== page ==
Have you ever walked out into your backyard and thought, "Man, it would be great to have a deck to relax on right now."? Well, you can have a deck to relax on. Now you might be thinking, "Yeah, but I would need a permit, and then have to hire a company to come do it and that’s expensive.". Well, if you wanted to build a standard deck, then yes you are correct. However, you can skip the permit process and build a deck yourself for relatively cheap.
You may be wondering how you could build your own floating deck. Well, it's relatively easy. Floating decks are decks that rather than being attached to a building as standard decks are; they simply "float" on top of the ground. Since they’re not attached to a building and are freestanding, you typically don’t need a permit for it. This is an easy do-it-yourself project. With a few tools, wood, and some time, you’ll have that deck you’ve been daydreaming about.
The Tools You Will Need
- Measuring tape
- Drill bit
- Compound miter saw
- Reciprocating saw
- Circular saw
- Auger (can be rented)
- Post level
- Laser level
- Chalk reel
- Safety goggles
- Ear protection
- Hand tamp
The Supplies You Will Need
- (8 to 16) 60 lbs. bags of concrete
- 1 box of #10 2½ in. wood deck screws with bit
- (20) 2 x 6 joist hangers
- Wood Stain
- Wood Sealant
- Foam paint roller
- Paint tray and liner
- Rubber gloves
- Work gloves
- Wiping cloths
- (8) 4 x 4 x 8 pieces of pressure-treated lumber (for footer posts)
- (25) 2 x 6 x 10 pieces of pressure-treated lumber (for the interior frame)
- (4) 2 x 10 x 16 pieces of pressure-treated lumber (for the exterior frame)
- (23) 2 x 6 x 16 pieces of decking boards (for the deck top)
Building Your Own Floating Deck
Step 1: Determine how large you want your floating deck to be. Measure out the space in your yard or sketch out the design of your deck, making notations regarding its length, depth, width, and interior framework.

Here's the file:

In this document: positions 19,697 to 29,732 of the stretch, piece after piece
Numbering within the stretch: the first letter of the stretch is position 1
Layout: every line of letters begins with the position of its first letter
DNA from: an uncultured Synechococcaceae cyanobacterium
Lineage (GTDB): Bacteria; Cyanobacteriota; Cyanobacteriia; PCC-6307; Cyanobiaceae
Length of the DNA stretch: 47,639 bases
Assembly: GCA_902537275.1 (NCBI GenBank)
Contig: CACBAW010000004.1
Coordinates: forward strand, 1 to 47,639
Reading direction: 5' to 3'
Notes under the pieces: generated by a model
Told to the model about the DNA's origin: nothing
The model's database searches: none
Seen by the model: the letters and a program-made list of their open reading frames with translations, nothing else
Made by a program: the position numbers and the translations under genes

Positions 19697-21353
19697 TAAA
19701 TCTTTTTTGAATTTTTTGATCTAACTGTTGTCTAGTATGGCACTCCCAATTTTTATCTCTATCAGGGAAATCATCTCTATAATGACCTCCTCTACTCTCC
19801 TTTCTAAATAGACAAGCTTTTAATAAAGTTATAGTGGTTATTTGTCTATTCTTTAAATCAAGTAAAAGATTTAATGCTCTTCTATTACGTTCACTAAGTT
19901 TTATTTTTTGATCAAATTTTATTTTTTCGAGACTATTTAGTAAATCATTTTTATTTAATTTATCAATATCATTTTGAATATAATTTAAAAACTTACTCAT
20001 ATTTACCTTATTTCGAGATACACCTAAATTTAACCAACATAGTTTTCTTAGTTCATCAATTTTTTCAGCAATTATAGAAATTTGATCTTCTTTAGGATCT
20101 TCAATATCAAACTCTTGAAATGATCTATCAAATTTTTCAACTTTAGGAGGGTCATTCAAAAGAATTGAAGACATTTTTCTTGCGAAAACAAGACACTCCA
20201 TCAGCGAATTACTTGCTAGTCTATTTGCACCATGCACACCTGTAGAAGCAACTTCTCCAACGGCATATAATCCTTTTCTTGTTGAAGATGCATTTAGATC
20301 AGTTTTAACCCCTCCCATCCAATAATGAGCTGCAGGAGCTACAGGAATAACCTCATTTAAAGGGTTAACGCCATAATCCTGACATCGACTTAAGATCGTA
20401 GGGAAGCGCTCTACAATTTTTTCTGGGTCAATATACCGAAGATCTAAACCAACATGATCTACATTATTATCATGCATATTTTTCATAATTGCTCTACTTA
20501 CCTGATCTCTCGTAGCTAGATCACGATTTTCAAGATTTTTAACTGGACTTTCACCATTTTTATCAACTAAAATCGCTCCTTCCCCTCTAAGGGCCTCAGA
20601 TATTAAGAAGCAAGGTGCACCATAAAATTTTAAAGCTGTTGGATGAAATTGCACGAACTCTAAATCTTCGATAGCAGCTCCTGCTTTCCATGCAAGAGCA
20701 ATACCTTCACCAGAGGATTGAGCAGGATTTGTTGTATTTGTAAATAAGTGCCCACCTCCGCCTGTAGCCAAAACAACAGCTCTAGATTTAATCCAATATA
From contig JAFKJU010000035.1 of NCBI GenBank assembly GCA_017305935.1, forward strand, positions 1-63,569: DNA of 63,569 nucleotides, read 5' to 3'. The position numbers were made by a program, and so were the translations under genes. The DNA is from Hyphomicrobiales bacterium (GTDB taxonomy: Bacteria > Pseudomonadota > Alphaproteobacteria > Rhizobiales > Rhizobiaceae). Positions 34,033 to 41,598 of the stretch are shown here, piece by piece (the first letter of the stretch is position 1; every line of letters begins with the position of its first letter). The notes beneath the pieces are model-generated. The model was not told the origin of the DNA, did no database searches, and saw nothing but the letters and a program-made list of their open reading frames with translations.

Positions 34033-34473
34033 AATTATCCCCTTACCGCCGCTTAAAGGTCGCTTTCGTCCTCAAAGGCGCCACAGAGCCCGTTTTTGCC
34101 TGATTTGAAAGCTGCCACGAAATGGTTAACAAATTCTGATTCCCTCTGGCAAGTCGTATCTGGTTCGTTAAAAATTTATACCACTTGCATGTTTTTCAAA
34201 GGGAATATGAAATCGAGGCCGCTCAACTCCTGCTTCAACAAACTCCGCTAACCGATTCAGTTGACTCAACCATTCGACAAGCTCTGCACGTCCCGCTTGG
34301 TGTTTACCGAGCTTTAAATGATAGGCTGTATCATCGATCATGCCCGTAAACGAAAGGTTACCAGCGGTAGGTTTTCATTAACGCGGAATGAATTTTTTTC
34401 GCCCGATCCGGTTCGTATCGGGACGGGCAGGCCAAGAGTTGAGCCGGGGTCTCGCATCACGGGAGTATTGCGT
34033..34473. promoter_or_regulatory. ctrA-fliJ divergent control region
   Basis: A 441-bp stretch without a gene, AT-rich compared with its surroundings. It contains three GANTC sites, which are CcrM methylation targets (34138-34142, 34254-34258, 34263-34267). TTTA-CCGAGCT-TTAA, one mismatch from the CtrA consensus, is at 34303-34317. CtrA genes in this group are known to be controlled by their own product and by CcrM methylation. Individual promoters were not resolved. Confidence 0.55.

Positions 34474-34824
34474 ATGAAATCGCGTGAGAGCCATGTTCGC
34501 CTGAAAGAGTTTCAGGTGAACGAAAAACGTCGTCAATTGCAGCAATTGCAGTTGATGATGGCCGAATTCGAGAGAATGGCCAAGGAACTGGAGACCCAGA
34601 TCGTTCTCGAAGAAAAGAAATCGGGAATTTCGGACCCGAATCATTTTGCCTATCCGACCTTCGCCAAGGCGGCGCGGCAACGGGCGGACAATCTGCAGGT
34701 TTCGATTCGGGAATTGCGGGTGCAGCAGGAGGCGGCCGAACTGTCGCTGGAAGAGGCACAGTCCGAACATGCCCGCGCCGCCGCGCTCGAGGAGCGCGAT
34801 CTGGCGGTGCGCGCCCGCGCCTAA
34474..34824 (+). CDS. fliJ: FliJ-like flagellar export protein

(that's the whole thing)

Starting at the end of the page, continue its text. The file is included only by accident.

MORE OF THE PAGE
Step 2: Measure out the size of your deck in your yard. Use stakes and string to mark off the dimensions of your future deck.
Step 3: Clear the area where the deck will be installed, removing grass and other plants, as needed. Rake the ground so it is flat and level and tamp it well with your feet or with a hand tamp tool. If desired, lay down landscape fabric over the soil and add a layer of gravel to prevent weed growth under the deck.
Step 4: To figure out the height of your posts, add 2 ft. to the height you want your deck to be off the ground. Mark that height on your posts.
Step 5: Grab and put on your safety goggles and ear protection. Use a compound miter saw to cut your posts down to the desired size.
Step 6: Use post hole diggers or a rented auger to dig your post holes. Dig each hole 8 in. wide by 18-in. deep. Space each hole 6 to 8-ft. apart, depending on the size of your deck.
Step 7: Mix 1 to 2 bags of concrete per post hole. Mix the bags of concrete in a wheelbarrow until it’s chunky and wet.
Step 8: Set the posts. Work on setting one 4 x 4 post at a time. Place the 4 x 4 post in the hole, making sure it’s level and plumb. Shovel the concrete mixture around the post and repeat this process until all of your posts are set in concrete. Let everything set up for at least 24 hours.
Step 9: While your concrete is drying, use a measuring tape and pencil to measure and mark your 2 x 6 pieces of pressure treated lumber. You want each board to be roughly 2 in. less than your desired floating deck’s width.
Step 10: Grab and put on your safety goggles and ear protection. Use a compound miter saw to cut each 2 x 10 piece of pressure treated lumber down to the desired length you figured out in the previous step.
Step 11: After your concrete has had at least 24 hours to dry, use a drill and decking screws to screw a 2 x 10 to either side of a 4 x 4 footer post. Continue attaching your 2 x 10’s until all of your 4 x 4 posts have a floor joist attached to them. Make sure they’re level.